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The bump on this 5-year-old girl's left wrist had been gradually enlarging. The child could not remember how long it had been present.
The bump on this 5-year-old girl's left wrist had been gradually enlarging. The child could not remember how long it had been present. It waxed and waned and caused some discomfort when she flexed or extended her hand. She denied throbbing pain or weakness of the hand.
The nodule, located on the volar radial surface of the left wrist, was slightly firm, fluctuant, and nontender. It did not appear to be inflamed and produced no pulsations on palpation. The child had full wrist motility and no weakness of the muscles of the palm. These findings were consistent with a ganglion.
About 60% of hand and wrist tumors are ganglia, although they are less common in children than in adults. Ganglia typically develop adjacent to joints and tendons. They are most commonly located on the dorsal wrist, followed by the volar radial wrist. Although ganglia look like cysts, they are not true cysts because they lack an epithelial lining and are usually multilobulated, with a wall composed of collagen fibers. Inside is a clear, viscous mucin that contains glucosamine, albumin, globulin, and hyaluronic acid. Some theorize that breaks in the tendon sheath or joint capsule allow fluid to leak out, which irritates the surrounding tissues and results in a pseudocapsule. Another theory is that recurrent stress and trauma near a joint causes mucin production or mucoid degeneration of the tissues. However, most patients do not recall a specific inciting traumatic event.
Ganglia usually present as asymptomatic masses of months’ or years’ duration. They may wax and wane or disappear completely, only to recur with repeated joint motion. The tumors, especially when large, can cause aching wrist pain, tenderness, and interference with activity. They may compress the underlying medial or radial nerves and present with weakness or loss of sensation in the hand. The lesion is usually compressible, transilluminating, slightly mobile, and without overlying skin changes. Differential diagnoses include radial or ulnar artery aneurysms, which present with a pulsatile mass, and lipoma, which does not transilluminate or fluctuate in size.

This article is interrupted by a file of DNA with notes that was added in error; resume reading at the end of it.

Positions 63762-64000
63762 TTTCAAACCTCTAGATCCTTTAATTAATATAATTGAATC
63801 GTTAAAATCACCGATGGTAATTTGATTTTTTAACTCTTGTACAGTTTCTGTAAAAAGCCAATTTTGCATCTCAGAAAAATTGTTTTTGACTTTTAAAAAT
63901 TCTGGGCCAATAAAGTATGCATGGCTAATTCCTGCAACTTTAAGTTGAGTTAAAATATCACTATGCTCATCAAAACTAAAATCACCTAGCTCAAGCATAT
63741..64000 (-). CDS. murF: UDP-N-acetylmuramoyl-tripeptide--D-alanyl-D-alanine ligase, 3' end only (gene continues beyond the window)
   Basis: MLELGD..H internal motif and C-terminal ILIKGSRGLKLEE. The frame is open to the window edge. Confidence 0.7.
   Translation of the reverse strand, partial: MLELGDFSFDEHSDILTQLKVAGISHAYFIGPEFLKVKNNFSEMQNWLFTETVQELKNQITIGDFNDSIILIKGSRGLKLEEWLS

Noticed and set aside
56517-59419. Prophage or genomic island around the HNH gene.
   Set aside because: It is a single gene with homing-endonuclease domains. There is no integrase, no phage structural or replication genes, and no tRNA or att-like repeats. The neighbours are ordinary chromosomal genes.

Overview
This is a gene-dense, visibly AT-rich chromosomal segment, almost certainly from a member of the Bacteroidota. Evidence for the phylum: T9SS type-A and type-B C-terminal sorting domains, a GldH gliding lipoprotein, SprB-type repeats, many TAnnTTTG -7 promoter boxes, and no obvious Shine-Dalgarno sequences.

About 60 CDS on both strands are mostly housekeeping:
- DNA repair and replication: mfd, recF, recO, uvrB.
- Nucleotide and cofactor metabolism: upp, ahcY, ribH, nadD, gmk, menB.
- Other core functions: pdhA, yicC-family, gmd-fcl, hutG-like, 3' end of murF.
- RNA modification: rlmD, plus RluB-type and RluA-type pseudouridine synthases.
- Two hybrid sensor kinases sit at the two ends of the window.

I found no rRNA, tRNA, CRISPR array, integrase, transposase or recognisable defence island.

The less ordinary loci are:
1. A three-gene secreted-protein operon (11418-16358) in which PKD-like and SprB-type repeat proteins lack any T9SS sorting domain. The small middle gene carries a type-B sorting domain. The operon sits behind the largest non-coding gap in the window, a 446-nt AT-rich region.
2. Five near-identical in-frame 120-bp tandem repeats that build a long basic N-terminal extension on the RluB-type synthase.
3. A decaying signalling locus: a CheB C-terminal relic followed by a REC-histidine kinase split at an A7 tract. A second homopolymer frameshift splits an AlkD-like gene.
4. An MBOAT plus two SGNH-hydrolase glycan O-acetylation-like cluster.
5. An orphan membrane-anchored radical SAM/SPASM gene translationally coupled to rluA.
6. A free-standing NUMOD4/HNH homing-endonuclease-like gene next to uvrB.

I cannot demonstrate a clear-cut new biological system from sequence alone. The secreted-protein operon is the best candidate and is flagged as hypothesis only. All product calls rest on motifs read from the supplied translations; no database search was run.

About half of ganglia resolve spontaneously. Treatment is necessary only when the tumors cause discomfort or put pressure on tendons or nerves. Rupturing a ganglion is not recommended because it may damage surrounding structures. Fluid aspiration of dorsal ganglia results in permanent resolution in most cases. Volar ganglia usually require surgical excision because of the risk of damage to the radial artery or nerve with aspiration. This can be done under local anesthesia and results in resolution almost universally.
This child was referred to an orthopedist for further evaluation and management because she had a large cyst, greater than 2 cm, which caused her discomfort, and its appearance bothered her mother.
FOR MORE INFORMATION:
• Thornburg LE. Ganglions of the hand and wrist. J Am Acad Orthop Surg. 1999;7:231-238.
• Young L, Bartell T, Logan SE. Ganglions of the hand and wrist. South Med J. 1988;81:751-760.